For some reason, the normal timing of pecan fruit development is a little off this year. Today, I collected nut samples from several cultivars and cut them open to check on kernel development. The first two cultivars I looked at were Pawnee and Kanza (photo at right). The Pawnee kernel is at 1/2 water stage while the Kanza kernel was nearing the full water stage. This year our Pawnee nuts seem to be developing about 10 days behind a normal year while Kanza is right on schedule. I have no logical explanation for this observation and it make me wonder if Kanza will split shuck before Pawnee this year.
Next, I cut open nuts from three well known northern pecan cultivars (photo at left). Of these three, Mullahy was most advanced with full kernel expansion and a trace of kernel deposition. Peruque is at full water stage while the Colby kernel was three quarters expanded. When I cut these nuts open, I found the shells of Peruque and Mullahy were starting to harden while the Colby shell was still soft and easily cut.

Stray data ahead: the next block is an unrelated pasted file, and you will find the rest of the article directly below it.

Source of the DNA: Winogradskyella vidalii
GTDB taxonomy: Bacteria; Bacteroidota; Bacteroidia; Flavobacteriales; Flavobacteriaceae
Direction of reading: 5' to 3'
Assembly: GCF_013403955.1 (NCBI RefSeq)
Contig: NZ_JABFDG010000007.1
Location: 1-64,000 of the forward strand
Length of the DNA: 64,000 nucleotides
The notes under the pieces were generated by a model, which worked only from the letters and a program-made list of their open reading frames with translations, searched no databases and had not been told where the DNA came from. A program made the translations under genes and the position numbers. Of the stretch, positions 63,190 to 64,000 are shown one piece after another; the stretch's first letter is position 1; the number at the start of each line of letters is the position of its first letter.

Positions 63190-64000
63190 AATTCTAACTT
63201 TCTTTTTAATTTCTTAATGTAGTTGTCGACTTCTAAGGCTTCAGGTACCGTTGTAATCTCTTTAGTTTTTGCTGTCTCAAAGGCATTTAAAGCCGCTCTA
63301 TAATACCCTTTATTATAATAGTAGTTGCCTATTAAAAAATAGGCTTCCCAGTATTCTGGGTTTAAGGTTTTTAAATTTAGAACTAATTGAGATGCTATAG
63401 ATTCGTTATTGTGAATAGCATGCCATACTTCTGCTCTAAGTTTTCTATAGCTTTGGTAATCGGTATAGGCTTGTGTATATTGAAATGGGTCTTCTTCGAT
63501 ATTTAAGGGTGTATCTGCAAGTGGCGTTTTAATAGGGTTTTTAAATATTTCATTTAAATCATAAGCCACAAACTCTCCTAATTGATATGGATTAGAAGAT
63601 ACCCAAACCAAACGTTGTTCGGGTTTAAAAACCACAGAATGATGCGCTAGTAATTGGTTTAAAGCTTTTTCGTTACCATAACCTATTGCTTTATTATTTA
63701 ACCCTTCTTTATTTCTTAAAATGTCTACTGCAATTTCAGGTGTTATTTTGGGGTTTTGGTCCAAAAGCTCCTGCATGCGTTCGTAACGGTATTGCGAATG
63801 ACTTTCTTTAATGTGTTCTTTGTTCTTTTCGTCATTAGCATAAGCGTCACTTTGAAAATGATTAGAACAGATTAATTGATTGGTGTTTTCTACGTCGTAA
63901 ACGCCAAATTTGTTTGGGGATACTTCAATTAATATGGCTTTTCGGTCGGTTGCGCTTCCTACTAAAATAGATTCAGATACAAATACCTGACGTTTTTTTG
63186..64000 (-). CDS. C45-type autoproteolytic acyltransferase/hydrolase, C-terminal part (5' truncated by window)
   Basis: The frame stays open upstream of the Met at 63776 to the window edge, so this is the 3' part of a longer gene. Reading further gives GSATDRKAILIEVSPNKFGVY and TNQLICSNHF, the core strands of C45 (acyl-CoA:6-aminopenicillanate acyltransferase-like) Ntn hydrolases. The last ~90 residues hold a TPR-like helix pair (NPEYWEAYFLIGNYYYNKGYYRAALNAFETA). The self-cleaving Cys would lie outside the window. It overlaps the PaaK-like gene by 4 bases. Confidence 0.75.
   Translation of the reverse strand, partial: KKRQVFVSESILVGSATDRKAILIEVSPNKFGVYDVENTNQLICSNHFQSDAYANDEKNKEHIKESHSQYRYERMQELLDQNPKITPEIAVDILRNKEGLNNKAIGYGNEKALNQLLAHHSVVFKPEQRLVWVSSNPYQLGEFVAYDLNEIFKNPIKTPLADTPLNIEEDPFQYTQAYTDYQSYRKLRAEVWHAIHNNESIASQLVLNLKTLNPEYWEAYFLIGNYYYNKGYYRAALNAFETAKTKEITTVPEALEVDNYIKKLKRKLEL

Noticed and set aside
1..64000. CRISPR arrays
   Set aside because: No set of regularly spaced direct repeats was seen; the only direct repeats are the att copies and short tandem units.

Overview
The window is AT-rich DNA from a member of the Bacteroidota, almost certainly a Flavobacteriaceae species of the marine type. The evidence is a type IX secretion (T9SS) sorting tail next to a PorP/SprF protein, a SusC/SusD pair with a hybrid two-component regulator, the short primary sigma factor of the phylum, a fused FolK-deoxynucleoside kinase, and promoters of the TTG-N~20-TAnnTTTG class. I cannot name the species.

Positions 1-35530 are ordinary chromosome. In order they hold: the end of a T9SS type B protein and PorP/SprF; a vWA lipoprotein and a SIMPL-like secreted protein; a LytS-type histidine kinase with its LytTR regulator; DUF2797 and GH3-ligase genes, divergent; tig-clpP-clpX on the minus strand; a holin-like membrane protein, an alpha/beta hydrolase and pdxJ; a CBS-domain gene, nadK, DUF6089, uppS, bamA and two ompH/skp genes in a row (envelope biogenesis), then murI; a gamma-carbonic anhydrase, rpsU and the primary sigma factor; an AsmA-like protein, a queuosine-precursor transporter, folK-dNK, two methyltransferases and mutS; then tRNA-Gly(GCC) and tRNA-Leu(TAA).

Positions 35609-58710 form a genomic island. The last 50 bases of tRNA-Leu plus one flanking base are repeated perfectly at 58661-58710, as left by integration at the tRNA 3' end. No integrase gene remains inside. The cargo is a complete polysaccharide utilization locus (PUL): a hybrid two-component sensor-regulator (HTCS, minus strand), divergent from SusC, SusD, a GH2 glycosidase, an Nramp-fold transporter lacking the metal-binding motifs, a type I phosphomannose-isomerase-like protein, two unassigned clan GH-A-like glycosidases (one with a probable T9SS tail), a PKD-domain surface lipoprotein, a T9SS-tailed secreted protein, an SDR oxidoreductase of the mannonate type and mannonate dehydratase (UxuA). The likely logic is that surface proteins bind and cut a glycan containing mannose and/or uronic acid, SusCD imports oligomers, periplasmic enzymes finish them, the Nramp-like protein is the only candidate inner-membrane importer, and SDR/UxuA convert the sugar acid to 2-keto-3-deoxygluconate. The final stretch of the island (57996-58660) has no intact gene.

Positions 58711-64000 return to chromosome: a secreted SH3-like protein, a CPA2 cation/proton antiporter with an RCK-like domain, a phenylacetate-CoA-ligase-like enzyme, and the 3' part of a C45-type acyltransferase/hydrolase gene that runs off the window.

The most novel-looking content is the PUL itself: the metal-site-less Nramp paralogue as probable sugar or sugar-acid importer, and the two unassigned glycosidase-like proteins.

I cut open two cultivars that normally ripen at similar times as Kanza and Pawnee. Hark usually splits shuck at the same time as Kanza. However, this year Hark kernel development is well behind the Kanza nut shown above. Judging from the current state of nut development, Hark will ripen later than Kanza this Fall.
Posey usually splits shuck at the same time as Pawnee in early October. When you compare the development stage of Posey to Pawnee this year, the kernels are very similar. Posey and Pawnee should ripen together again this Fall.
The final comparison I made was between Lakota and Giles. Typically, these two cultivars share a similar ripening date in mid-October. However, this year Lakota looks to be about a week ahead of Giles in terms of kernel development. It will be interesting to see how ripening dates for these two cultivars compare this Fall.